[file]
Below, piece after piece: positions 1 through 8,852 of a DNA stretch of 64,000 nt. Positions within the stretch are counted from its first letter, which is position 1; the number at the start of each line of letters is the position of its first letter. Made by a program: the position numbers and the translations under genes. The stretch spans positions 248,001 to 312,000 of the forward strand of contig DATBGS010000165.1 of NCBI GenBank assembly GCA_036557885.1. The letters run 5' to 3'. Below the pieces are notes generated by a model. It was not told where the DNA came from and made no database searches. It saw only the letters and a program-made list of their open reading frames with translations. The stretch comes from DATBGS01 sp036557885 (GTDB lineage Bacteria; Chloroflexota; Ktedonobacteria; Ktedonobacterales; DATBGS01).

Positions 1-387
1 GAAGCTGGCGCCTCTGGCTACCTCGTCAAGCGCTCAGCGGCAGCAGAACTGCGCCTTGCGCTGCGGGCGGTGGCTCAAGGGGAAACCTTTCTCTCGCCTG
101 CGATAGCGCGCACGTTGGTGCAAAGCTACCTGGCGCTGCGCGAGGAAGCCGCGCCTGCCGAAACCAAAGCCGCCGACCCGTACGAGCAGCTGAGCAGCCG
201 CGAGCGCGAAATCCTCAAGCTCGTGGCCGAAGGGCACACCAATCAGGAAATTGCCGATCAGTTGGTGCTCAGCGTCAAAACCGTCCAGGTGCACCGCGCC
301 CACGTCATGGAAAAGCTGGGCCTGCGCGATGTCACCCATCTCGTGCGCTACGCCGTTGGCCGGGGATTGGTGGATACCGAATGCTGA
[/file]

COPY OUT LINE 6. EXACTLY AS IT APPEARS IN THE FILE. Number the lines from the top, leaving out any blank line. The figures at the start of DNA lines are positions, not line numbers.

301 CACGTCATGGAAAAGCTGGGCCTGCGCGATGTCACCCATCTCGTGCGCTACGCCGTTGGCCGGGGATTGGTGGATACCGAATGCTGA